Maybe mine is still in the mail, so this isn’t from personal knowledge, but apparently this year’s White House Christmas card isn’t being well-received by some of the President’s more conservative (and Christian) friends. The card wishes recipients a happy “holiday season” without specific reference to Christmas per se. No matter that twelve presidents before W, begnning with Calvin Coolige in 1927, also wished the American people various versions of seasonal greetings. No, no … references to the “holidays” or “the season” simply won’t do. After all, America is a Christian country and we shouldn’t let “them” continue to secularize Christmas by eliminating even the very word itself, let alone let them take away our public displays featuring the Babe of Bethlehem, Christmas trees and other explicit references to Christmas!
“This clearly demonstrates that the Bush administration has suffered a loss of will and that they have capitulated to the worst elements in our culture.” So says William A. Donohue, president of the Catholic League for Religious and Civil Rights (as reported by MSNBC). And just what might those terrible elements be? Could Mr. Donohue perhaps be speaking of such insidious things as mutual toleration, respect for religious diversity, or even that pesky little constitutional notion precluding the establishement of state-sponsored religion?
Mr. Donohue isn’t the only one troubled by this phenomenon. The Heritage Foundation sees an all out War on Christmas that Americans are encouraged to fight against so that our “favorite” holiday is not secularized beyond all recognition.
When I was was actively in ministry and one of the burning issues was how to manage getting the Church decorated between the 11:00 a.m. 4th Sunday of Advent Liturgy and the 5:30 p.m. Christmas Eve Liturgy for those years when Christmas fell on a Monday, local clergy at our monthly gatherings would regularly talk among ourselves about “putting Christ back into Christmas.” For Christian leaders and homilists, this is an ongoing and ever important question. Christians celebrate Christmas as the feast of the Incarnation, remembering the first coming of Jesus at a fixed time in history, even as we look forward to his coming again at the end of time. It is a question asked by Christians, with Christians, for Christians.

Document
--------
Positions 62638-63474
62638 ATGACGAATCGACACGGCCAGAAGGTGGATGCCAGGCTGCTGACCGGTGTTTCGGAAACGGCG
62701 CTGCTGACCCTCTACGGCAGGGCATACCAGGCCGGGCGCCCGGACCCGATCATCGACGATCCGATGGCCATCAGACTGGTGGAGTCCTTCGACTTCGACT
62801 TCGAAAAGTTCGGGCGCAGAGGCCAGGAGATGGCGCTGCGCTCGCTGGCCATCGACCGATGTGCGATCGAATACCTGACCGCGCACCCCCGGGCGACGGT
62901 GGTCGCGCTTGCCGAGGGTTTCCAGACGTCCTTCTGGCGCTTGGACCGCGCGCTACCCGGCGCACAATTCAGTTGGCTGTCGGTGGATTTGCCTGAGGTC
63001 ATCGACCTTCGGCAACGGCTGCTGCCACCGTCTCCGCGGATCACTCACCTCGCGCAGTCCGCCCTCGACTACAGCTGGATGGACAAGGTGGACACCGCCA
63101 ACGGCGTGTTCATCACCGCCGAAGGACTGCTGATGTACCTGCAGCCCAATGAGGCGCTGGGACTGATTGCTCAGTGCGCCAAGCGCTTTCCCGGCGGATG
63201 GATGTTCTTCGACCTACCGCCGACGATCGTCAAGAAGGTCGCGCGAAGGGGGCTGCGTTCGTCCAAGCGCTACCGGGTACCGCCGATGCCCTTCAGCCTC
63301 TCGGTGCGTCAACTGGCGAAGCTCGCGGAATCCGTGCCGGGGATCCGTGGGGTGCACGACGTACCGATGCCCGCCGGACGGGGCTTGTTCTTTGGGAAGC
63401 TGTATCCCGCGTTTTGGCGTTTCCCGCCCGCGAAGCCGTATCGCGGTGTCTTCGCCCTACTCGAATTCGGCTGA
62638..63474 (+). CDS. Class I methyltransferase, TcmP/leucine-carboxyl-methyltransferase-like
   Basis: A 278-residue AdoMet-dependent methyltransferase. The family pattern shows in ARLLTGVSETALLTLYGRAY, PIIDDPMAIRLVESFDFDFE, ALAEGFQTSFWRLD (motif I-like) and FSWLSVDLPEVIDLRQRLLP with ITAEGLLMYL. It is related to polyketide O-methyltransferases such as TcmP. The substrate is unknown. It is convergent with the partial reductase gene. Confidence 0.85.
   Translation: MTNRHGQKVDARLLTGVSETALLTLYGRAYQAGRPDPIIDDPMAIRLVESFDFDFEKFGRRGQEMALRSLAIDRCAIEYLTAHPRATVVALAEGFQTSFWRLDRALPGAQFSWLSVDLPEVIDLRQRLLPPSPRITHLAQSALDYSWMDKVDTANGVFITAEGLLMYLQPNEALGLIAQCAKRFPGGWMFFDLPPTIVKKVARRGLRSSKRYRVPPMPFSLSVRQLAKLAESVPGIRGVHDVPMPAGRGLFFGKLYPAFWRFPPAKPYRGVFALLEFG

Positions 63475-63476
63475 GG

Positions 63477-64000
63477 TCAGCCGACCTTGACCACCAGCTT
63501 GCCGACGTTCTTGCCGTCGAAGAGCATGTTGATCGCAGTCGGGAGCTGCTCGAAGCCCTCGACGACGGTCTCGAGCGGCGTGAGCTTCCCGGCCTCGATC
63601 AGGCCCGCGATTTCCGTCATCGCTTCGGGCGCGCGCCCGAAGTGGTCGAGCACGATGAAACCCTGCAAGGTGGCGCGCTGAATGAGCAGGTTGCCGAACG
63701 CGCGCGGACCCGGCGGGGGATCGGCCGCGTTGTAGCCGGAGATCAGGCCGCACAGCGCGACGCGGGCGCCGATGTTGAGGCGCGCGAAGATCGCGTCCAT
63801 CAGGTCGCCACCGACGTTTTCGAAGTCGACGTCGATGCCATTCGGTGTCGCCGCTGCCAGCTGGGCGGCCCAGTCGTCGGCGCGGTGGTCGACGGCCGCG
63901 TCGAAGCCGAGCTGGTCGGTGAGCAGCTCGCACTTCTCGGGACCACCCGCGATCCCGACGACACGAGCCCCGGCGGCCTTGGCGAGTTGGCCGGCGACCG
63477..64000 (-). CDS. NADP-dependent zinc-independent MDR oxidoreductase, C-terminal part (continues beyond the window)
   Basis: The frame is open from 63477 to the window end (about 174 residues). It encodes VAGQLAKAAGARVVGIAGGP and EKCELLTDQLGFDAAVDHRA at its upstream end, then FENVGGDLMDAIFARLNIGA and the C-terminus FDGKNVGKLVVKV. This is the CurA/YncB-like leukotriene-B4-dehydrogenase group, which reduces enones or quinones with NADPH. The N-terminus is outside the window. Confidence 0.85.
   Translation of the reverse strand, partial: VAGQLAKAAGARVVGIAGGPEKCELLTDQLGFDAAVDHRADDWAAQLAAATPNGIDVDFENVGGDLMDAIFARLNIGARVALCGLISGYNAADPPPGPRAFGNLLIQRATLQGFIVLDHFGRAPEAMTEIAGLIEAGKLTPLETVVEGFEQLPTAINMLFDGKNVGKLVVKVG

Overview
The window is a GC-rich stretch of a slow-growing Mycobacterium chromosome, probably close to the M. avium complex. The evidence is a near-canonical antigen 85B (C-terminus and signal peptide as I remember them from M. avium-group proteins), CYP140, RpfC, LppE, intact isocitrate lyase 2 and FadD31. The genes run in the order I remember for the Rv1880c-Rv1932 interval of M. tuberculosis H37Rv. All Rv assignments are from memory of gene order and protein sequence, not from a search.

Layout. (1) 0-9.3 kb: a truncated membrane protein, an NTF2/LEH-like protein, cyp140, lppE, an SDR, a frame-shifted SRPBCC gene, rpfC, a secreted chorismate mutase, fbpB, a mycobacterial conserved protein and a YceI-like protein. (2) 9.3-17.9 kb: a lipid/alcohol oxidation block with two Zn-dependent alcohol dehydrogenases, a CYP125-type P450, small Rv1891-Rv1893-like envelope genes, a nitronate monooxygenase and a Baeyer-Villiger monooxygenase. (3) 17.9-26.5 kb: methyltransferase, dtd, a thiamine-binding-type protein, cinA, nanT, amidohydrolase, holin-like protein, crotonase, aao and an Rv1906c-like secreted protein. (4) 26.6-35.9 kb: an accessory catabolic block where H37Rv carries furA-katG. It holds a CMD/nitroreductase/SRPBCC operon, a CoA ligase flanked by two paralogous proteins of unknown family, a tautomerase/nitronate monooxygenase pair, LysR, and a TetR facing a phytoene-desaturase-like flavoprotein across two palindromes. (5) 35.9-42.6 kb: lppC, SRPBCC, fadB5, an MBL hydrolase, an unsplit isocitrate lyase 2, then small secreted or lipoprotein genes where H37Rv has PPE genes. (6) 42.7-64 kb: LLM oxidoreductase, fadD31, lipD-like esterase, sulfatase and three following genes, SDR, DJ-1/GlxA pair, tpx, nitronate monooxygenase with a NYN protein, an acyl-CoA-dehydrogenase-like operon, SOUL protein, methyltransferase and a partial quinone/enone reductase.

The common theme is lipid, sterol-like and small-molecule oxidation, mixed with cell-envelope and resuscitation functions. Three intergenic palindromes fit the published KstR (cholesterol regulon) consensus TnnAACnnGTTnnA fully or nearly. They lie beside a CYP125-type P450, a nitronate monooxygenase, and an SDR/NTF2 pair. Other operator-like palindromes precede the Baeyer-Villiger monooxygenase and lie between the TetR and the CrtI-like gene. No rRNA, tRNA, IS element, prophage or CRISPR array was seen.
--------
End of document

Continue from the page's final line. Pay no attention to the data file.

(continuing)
Despite what some say, however, America is not a Christian country; nor should it be. The right to worship as one sees fit, including the right not to worship at all, is one of the most important reasons why America came to be in the first place. I, for one, would be happy to receive a card from the President wishing me well during the “holiday season” — unfortunately, I don’t think my name is on the list.